In a "mountains and valleys" type area, there is a very large fire (say, an acre or two) that generates a lot of smoke. Where would the wind be strong enough and constant enough in this type of geographical area to blow enough of the smoke away so that people could still breathe and not pass out from smoke inhalation? Would a heavy rain or thunderstorm stop the wind from lessening the smoke?

  • $\begingroup$ You could answer this by searching Google News or similar, because it happens regularly in the western US, As mentioned below, an acre is a tiny, tiny fire. You seem not to appreciate wind effects, too. In a calm, the smoke rises and the fire does not spread much. A strong wind blows both smoke and fire ahead of it, spreading the fire. However, smoke inhalation is not a major danger (at least judging from the ones I've evacuated out of) as wildfires tend to be rather spotty. But it can blow and make the air unpleasant hundreds of miles downwind. $\endgroup$
    – jamesqf
    Aug 10, 2017 at 18:10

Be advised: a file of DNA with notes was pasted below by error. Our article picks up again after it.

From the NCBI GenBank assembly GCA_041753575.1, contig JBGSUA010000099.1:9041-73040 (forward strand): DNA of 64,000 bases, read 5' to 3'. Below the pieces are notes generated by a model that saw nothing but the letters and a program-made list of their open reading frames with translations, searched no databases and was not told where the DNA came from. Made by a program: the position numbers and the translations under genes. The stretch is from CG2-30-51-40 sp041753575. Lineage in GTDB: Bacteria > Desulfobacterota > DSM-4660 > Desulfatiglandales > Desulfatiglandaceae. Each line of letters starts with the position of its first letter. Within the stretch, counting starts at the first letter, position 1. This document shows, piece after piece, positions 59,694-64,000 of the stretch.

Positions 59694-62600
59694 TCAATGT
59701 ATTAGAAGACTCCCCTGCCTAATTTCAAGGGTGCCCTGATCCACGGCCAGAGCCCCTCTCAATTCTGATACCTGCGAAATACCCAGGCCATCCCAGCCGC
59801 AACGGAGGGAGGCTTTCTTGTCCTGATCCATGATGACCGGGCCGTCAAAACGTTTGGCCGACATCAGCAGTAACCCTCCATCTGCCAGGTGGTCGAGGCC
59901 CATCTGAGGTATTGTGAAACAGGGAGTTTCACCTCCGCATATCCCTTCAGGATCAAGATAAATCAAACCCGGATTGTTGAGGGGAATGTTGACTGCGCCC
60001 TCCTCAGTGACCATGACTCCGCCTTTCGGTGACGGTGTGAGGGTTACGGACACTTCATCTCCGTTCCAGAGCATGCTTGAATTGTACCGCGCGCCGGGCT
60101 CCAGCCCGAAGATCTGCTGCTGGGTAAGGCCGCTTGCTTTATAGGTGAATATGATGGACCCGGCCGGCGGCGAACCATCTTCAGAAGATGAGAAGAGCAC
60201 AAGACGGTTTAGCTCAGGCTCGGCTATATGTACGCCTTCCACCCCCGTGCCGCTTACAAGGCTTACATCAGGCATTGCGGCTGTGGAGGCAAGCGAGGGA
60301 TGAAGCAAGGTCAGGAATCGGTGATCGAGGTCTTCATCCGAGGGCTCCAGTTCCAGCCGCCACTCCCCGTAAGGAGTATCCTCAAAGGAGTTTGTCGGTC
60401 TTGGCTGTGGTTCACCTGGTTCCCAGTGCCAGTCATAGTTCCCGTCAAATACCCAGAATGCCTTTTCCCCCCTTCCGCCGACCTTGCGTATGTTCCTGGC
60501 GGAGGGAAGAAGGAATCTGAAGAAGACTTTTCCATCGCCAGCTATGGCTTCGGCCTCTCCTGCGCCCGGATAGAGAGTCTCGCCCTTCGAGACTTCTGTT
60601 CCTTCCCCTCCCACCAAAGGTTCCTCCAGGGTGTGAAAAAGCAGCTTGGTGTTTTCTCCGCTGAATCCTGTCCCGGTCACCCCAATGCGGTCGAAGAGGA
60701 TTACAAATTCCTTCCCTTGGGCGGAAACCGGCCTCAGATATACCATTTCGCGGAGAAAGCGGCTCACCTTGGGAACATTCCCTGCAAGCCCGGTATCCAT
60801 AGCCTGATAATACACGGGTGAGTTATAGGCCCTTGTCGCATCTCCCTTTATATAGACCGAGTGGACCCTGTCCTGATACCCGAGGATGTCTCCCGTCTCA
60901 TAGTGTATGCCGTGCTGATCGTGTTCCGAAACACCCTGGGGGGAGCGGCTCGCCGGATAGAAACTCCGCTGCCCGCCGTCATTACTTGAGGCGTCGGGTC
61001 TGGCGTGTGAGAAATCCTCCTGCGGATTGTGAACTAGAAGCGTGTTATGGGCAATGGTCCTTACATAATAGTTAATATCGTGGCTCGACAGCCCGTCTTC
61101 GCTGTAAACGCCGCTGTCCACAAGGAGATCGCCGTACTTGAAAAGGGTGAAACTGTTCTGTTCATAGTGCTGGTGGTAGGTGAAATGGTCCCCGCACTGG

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    $\begingroup$ A very small wildfire would be around 20 acres. One or two acres is incredibly tiny. Farmers sometimes burn acre or two of land intentionally for slash and burn agriculture. $\endgroup$ Aug 10, 2017 at 19:16

1 Answer 1


An acre or two fire is tiny. The recent fire on Mt. Graham in Arizona burned 48,443 acres over the course of approximately 3 weeks.

As a general rule, a large fire will create its own updraft, pulling the smoke higher up into the air. Any areas which can be well ventilated from the outside by this updraft will generally clear smoke. If you have a corner where the outside air can't get to, it could fill with smoke.

Rain is rather good at pulling smoke particulates out of the air, so I would expect a heavy rain to help far more than it would hurt. It also helps put out the fire!

  • $\begingroup$ Strong smoke rising into the air can forestall rain fall for some time. Then, when later it finally rains, it will rain even harder, possibly with more hail and lightning. sciencedaily.com/releases/2004/02/040227073358.htm $\endgroup$
    – Tmartin
    Aug 10, 2017 at 17:46
  • $\begingroup$ The front that brings in rain will bring its own wind, too. On the other hand, a strong wind will help spread the fire. $\endgroup$ Aug 10, 2017 at 17:49
  • $\begingroup$ I'd say tiny is an understatement. A Rim Fire burned 257,314 acres over nine weeks. $\endgroup$
    – user58697
    Aug 11, 2017 at 0:10

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